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Cheating in the Workplace: An Experimental Study of the Impact of Bonuses and Productivity

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Author Info

  • Gill, David

    ()
    (University of Oxford)

  • Prowse, Victoria L.

    ()
    (Cornell University)

  • Vlassopoulos, Michael

    ()
    (University of Southampton)

Abstract

We use an online real-effort experiment to investigate how bonus-based pay and worker productivity interact with workplace cheating. Firms often use bonus-based compensation plans, such as group bonuses and firm-wide profit sharing, that induce considerable uncertainty in how much workers are paid. Exposing workers to a compensation scheme based on random bonuses makes them cheat more but has no effect on their productivity. We also find that more productive workers behave more dishonestly. We explain how these results suggest that workers' cheating behavior responds to the perceived fairness of their employer's compensation scheme.

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Bibliographic Info

Paper provided by Institute for the Study of Labor (IZA) in its series IZA Discussion Papers with number 6725.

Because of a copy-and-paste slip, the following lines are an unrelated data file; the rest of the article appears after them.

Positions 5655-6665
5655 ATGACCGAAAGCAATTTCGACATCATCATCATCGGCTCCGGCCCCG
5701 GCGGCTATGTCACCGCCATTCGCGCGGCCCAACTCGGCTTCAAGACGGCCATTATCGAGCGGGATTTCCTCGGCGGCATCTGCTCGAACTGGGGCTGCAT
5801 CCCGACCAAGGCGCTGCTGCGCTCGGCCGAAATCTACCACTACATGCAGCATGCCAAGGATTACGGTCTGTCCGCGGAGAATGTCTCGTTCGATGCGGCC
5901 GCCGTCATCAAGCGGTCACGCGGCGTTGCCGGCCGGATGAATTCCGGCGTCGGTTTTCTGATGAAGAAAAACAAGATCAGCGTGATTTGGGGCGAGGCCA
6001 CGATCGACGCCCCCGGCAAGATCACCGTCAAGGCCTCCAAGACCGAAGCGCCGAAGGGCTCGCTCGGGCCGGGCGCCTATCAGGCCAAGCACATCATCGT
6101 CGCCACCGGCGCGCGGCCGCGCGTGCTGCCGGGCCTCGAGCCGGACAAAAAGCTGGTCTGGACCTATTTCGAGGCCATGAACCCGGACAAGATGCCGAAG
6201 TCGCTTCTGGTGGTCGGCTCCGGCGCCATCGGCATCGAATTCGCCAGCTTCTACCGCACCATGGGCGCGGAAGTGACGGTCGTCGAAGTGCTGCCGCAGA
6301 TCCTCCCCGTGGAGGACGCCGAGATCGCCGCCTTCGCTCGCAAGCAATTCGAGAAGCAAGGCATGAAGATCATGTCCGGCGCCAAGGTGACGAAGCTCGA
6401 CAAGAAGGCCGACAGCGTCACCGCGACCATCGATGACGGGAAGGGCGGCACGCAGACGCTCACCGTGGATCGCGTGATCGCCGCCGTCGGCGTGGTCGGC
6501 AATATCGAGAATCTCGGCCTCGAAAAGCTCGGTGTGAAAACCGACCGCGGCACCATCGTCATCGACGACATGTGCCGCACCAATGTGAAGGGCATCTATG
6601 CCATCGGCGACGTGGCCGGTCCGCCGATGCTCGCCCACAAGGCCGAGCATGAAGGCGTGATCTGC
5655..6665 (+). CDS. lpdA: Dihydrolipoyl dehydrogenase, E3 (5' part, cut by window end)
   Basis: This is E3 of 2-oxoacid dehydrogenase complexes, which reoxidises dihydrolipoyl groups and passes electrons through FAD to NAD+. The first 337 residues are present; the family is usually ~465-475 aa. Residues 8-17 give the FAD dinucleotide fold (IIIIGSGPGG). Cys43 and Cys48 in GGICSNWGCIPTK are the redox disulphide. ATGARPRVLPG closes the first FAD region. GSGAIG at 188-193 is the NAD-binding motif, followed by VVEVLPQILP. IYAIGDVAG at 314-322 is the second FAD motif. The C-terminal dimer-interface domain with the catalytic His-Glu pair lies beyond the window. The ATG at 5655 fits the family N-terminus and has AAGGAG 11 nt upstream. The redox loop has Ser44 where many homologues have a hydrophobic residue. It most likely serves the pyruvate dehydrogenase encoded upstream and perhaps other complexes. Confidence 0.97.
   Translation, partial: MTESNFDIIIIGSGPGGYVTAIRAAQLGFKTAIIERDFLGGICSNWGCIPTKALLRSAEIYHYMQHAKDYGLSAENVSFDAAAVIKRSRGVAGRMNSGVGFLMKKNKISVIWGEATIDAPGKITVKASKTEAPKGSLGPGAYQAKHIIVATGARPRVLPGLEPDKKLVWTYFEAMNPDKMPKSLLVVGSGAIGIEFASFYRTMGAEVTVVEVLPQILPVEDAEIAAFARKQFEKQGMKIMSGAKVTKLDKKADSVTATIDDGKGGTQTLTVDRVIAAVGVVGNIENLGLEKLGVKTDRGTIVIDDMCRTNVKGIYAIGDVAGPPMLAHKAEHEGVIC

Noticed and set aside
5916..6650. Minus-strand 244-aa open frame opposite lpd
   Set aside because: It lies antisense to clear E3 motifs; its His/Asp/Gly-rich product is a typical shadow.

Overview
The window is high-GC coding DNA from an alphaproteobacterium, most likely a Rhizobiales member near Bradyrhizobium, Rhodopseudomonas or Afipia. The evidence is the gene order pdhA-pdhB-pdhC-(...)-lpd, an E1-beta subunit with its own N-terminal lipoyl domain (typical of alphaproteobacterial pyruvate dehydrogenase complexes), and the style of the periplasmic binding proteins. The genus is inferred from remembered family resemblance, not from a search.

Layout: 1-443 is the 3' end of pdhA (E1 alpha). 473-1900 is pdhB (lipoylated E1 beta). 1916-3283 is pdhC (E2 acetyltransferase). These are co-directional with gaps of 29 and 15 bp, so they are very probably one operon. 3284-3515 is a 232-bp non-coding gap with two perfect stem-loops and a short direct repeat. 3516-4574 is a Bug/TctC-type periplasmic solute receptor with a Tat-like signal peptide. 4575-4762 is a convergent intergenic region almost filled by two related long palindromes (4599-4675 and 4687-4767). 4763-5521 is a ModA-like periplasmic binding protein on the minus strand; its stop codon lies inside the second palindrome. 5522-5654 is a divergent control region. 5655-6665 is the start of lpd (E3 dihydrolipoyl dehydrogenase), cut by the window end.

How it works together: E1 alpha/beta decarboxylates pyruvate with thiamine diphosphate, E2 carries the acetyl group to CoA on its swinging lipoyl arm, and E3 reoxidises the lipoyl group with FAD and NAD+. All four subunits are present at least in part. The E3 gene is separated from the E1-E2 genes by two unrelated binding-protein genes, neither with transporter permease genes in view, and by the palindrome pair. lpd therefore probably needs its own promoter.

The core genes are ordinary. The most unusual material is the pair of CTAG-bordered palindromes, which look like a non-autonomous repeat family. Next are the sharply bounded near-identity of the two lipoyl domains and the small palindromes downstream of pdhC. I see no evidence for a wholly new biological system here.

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Length: 23 pages
Date of creation: Jul 2012
Date of revision:
Publication status: published in: Journal of Economic Behavior and Organization, 2013, 96 (December), 120-134
Handle: RePEc:iza:izadps:dp6725

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Keywords: real effort; compensation; cheating; dishonesty; lying; employee crime; productivity; bonus; slider task; experiment;

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Cited by:
  1. Matteo Bassi & Marco Pagnozzi & Salvatore Piccolo, 2013. "Optimal Contracting with Altruism and Reciprocity," CSEF Working Papers, Centre for Studies in Economics and Finance (CSEF), University of Naples, Italy 342, Centre for Studies in Economics and Finance (CSEF), University of Naples, Italy.
  2. Doerrenberg, Philipp & Duncan, Denvil, 2012. "Experimental Evidence on the Relationship between Tax Evasion Opportunities and Labor Supply," IZA Discussion Papers 6914, Institute for the Study of Labor (IZA).
  3. Axel Ockenfels & Dirk Sliwka & Peter Werner, 2014. "Timing of Kindness - Evidence from a Field Experiment," CESifo Working Paper Series 4885, CESifo Group Munich.
  4. Gill, David & Prowse, Victoria L., 2011. "A Novel Computerized Real Effort Task Based on Sliders," IZA Discussion Papers 5801, Institute for the Study of Labor (IZA).
  5. Janna Ter Meer, 2014. "The indirect effect of monetary incentives on deception," Cologne Graduate School Working Paper Series, Cologne Graduate School in Management, Economics and Social Sciences 05-04, Cologne Graduate School in Management, Economics and Social Sciences.
  6. repec:clg:wpaper:2013-27 is not listed on IDEAS

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